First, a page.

There are many invention development consultants. Would you recommend that a person with a new idea hire such a consultant, or should they try to strike out on their own?
If you start small with a family recipe for your grandmother’s apple butter, starting on your own and working with a food association in your state would be an excellent way to begin. There are also incubator groups at some colleges and universities that can help at a low cost to assist you with everything from product development to food safety and marketing. If you have a mature line of products, then hiring a consultant may help sales growth, whether in foodservice, the retail arena, or direct to consumer trade. Whatever area you are looking for help, I think it makes sense to use a consultant in the food field when developing a food product versus someone who has helped create a different product line such as jewelry, clothing, or pharmaceuticals. I have seen companies use consultants that work across many product lines and there are some similarities but vast differences too.
What are your thoughts about bootstrapping vs looking for venture capital? What is the best way to decide if you should do either one?
We have never used venture capital for fear of losing control. Banks have always stepped up to cover our growth needs. At times I have told them the next time I ask for money, say no.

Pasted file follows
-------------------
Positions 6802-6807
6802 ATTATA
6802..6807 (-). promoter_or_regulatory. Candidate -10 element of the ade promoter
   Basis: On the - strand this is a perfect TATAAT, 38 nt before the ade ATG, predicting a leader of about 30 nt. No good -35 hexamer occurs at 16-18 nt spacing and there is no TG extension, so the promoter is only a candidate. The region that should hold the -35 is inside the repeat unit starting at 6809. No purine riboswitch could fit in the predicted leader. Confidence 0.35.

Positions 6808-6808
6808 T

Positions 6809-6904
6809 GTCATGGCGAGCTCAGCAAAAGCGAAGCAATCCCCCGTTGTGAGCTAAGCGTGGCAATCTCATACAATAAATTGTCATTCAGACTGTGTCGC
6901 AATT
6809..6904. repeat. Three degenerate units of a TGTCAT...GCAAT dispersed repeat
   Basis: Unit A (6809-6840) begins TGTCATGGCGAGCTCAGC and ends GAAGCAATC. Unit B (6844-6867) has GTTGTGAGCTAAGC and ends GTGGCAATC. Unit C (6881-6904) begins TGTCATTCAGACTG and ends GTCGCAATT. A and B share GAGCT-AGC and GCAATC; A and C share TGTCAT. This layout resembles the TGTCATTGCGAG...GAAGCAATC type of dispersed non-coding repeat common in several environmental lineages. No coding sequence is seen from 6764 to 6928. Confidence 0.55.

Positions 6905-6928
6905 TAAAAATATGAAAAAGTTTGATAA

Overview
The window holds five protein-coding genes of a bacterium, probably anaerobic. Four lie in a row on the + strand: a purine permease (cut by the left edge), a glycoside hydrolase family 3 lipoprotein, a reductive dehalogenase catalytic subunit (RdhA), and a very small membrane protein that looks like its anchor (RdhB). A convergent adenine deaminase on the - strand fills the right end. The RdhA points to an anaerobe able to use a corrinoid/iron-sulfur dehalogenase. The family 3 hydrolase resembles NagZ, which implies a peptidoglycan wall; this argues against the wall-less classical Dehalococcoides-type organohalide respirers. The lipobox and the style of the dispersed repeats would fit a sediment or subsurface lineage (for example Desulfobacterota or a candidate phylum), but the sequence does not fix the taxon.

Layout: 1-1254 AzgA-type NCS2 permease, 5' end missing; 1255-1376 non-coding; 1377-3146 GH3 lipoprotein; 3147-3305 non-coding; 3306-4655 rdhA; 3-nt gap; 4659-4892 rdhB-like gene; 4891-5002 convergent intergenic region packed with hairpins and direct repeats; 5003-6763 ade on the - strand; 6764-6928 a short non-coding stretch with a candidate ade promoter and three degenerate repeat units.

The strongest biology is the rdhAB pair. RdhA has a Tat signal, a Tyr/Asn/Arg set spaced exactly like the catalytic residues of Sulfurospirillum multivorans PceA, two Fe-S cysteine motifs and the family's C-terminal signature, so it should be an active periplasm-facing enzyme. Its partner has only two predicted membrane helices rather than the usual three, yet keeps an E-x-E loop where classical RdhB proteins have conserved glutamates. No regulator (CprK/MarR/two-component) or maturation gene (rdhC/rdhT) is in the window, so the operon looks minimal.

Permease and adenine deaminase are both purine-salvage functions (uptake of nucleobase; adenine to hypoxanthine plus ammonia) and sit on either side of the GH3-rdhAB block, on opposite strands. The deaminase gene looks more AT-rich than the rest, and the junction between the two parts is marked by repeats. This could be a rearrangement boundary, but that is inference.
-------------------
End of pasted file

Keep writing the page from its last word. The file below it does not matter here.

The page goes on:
Can you share thoughts from your experience about how to file a patent, how to source good raw ingredients, how to source a good manufacturer, and how to find a retailer or distributor?
I have never filed a patent, but I understand there are patent attorneys that can take care of that for you. Belonging to several national organizations in your industry can help source good manufacturers, retailers, and distributors. One of the best in the specialty food industry is the Specialty Food Association. Along with their winter show in San Francisco and summer show in New York City, they have regional events that can help anyone — from startups to the most mature companies. We have been participating in their seminars and food shows since 1983. Also, it seems like every significant food source has an industry group that can be very helpful. For instance, small to medium size meat processors should belong to the American Association of Meat Processors or for the cheese industry, American Cheese Society.
Here is the main question of our discussion. What are your “5 Things You Need To Create a Successful Food Line or Specialty Food” and why? (Please share a story or example for each.)